There are, in fact, complicated and profound political, diplomatic and military considerations behind the US and Japan in their TMD joint development endeavor. The main strategic goal of the United States, as I see it, is to establish its unchangeable strategic deterrence and superiority in Asia with TMD as an effective military means, and subsequently reinforce its diplomatic policies so as to guard against any potential developments on the front of security in the region that might be at odds with the will and interests of the US. Japan, for its part, has in effect approached its joint development program with the strategic goal of substantially enhancing its overall military strength and, on this basis, aggrandizes its political position at the international stage.(1)
So, in pursuing the above strategic goals, both the United States and Japan are virtually basing themselves on a wrong perception of security, a perception characterized by cold war mentality.
II. Implications of the US-Japan TMD Joint Program
The TMD joint development by the United States and Japan is, in fact, not a stabilizing factor in promotion of East Asian security, but rather a destabilizing factor, affecting regional and even global security with multi- fold implications.
Firstly, the sophisticated TMD systems, especially NTW currently under the joint development by the United States and Japan, given its inherent strategic capability, once deployed in East Asia, will undoubtedly serve as an indispensable link within US NMD. Under such circumstances, the above TMD systems will have the same severe negative impacts as those of NMD on both global and regional security.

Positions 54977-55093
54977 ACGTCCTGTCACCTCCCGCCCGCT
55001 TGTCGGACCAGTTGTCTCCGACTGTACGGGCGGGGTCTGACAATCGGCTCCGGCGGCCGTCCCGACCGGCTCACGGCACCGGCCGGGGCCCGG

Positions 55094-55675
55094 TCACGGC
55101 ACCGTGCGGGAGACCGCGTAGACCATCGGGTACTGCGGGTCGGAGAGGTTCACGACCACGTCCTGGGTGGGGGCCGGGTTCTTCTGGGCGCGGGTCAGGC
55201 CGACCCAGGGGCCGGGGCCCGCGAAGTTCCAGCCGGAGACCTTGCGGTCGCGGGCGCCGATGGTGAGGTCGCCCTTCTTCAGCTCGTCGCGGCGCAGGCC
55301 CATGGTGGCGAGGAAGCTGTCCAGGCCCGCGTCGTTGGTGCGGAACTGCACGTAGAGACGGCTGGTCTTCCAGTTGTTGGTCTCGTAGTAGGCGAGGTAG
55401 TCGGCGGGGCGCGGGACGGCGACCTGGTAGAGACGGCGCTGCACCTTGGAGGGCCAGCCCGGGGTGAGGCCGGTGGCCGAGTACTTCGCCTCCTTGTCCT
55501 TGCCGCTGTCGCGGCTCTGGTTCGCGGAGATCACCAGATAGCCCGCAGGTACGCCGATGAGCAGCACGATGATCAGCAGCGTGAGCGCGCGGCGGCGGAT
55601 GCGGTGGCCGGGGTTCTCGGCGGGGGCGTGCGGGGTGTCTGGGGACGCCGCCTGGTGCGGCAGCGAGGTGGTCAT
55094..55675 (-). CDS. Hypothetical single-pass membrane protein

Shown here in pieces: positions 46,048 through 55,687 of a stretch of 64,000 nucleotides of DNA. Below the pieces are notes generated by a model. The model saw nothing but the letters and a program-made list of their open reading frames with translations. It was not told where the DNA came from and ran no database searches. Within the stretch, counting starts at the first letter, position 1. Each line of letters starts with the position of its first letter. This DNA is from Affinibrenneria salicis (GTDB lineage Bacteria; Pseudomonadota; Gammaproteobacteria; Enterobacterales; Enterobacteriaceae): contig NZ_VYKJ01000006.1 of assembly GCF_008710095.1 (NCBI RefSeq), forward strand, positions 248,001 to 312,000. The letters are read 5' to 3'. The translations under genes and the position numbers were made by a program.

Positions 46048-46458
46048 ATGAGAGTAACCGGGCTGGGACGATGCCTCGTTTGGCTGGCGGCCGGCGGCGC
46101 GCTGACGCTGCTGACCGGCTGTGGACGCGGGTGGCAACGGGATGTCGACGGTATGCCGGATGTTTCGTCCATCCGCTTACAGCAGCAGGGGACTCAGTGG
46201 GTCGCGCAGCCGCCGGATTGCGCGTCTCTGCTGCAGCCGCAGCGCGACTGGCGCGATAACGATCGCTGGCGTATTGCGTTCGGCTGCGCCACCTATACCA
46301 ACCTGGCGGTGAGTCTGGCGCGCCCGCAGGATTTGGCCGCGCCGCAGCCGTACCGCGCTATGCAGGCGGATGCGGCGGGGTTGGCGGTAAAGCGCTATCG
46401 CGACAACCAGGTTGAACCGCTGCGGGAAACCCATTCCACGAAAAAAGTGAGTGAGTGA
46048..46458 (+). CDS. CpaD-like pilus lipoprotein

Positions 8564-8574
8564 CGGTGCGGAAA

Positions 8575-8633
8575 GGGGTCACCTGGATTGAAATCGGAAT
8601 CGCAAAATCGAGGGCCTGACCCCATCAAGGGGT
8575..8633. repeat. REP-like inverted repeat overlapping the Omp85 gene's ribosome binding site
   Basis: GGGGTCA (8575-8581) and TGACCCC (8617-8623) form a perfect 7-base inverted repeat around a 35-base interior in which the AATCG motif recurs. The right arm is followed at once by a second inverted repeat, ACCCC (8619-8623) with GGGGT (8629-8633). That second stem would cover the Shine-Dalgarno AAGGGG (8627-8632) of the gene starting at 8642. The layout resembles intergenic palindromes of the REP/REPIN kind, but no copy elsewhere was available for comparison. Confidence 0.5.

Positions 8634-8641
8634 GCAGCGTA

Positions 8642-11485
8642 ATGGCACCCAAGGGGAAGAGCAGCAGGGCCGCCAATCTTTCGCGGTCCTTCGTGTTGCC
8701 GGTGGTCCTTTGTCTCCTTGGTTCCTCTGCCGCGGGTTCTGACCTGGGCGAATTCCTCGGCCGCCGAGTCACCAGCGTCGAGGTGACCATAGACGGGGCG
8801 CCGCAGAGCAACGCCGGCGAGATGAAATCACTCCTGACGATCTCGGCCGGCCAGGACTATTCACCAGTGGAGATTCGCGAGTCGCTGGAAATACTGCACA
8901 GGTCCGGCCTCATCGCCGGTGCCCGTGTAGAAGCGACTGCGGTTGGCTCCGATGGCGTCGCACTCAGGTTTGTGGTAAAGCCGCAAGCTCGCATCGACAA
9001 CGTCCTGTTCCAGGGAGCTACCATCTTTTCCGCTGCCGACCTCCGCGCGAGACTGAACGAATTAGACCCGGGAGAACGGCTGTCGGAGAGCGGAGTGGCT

Secondly, the sophisticated TMD systems under joint development by the US and Japan, if deployed, will contribute to wrecking the existing security landscape in East Asia. This will undoubtedly tip the current tenuous strategic balance in East Asia. Moreover, given the “revolutionary” nature of such sophisticated military systems, other countries will have to come up with corresponding adjustments to their own military strategies. As a result, a spiral arms race in the region may be triggered.